Castle Mountain in Alberta has gained a reputation for inbounds steeps and extreme skiing. Fame came three years ago via a 12-minute film shown before the Warren Miller movie on its Canadian and European tour. The film chronicled a group of locals dropping the first descent down the 45-degree east face of Mount Haig.

Most skiers won't head to Haig's east face, but rather the inbounds black diamond steeps that sit well above treeline in direct fall line chutes on the south side of Gravenstafel Ridge. The Tamarack Chair that runs to the ridgetop drops skiers on to the wind-scoured Skyline Traverse to a series of 30- to 40-degree pitched snow-filled chutes, some with 1,500 feet vertical.

A steady increase of skiers and snowboarders heading into the backcountry adjacent to the resort catch the Huckleberry Chair running up the Haig Ridge. The recently installed lift accesses terrain popular with beginners and intermediates, but it also knocks a 45-minute climb off backcountry ski treks into out-of-bounds touring and extreme terrain.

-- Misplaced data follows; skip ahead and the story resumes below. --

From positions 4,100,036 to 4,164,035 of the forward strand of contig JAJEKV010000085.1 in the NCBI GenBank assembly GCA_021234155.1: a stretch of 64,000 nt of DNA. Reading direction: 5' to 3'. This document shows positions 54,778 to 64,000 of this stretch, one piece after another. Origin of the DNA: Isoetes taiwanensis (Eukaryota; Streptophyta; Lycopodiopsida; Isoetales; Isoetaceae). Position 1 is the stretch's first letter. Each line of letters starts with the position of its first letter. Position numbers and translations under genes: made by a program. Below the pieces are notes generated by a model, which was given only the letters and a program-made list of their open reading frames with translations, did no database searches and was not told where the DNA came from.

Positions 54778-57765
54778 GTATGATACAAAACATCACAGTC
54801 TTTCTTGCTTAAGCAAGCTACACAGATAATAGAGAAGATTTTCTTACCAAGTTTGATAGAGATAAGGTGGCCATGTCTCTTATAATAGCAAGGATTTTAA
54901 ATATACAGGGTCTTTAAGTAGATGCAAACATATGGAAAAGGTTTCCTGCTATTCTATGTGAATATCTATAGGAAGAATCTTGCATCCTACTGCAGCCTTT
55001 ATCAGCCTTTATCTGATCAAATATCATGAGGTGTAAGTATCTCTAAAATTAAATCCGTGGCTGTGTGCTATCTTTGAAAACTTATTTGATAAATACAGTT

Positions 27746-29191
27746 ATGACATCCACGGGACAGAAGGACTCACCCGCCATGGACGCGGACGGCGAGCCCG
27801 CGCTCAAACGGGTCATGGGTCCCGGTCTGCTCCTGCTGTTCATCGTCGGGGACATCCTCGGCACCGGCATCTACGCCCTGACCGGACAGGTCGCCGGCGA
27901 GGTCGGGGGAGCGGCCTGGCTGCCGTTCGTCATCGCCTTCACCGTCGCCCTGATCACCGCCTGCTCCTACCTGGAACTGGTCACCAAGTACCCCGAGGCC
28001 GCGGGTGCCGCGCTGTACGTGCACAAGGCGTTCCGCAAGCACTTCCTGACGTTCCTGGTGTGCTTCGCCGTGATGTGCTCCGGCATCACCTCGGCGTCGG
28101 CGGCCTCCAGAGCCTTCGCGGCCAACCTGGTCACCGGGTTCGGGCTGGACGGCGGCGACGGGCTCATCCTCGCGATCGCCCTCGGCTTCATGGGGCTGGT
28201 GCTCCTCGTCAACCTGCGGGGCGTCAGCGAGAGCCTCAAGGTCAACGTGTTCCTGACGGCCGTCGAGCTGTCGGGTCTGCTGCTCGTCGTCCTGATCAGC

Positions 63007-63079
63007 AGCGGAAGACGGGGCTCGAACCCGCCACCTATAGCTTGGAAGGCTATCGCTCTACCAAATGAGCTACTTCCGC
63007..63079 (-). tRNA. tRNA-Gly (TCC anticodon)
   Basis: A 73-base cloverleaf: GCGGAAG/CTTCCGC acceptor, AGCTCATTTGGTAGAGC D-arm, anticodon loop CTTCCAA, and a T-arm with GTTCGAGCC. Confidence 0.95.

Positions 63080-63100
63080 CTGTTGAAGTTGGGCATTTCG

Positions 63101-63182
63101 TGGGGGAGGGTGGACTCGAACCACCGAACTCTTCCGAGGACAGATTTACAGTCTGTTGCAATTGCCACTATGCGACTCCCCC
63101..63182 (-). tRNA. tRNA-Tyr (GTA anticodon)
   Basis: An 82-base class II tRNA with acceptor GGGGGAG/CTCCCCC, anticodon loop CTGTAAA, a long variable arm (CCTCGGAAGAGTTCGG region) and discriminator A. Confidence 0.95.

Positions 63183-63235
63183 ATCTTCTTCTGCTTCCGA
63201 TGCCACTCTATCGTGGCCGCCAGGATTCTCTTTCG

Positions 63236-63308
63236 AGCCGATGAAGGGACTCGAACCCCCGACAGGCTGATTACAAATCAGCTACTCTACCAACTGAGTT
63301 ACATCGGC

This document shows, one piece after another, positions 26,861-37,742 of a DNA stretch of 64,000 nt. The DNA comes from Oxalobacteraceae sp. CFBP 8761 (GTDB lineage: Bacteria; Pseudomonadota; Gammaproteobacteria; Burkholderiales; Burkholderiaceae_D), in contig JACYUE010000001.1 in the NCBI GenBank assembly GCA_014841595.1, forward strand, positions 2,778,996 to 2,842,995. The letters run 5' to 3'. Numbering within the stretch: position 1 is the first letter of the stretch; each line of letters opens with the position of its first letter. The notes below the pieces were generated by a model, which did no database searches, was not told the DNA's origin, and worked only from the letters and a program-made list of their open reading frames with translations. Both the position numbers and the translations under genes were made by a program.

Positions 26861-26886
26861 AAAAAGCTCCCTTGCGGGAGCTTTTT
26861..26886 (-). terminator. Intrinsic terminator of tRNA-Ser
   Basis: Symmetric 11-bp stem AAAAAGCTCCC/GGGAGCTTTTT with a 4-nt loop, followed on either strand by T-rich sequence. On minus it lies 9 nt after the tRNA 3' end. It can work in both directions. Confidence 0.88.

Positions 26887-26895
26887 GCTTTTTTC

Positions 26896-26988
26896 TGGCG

Bowls and glades flank Haig Ridge's southern slope, common backcountry touring terrain within an hour or so of walking from the top of the lift. Extreme skiers jump off the ridge's north face on drop shots through cliff bands such as Chimo's, a 90-minute climb away.

Only those with ski partners, snow knowledge, first aid, and avalanche gear should venture outside the boundaries. Check conditions with the ski patrol before departure and be ready to pay rescue fees if you get in trouble outside resort boundaries.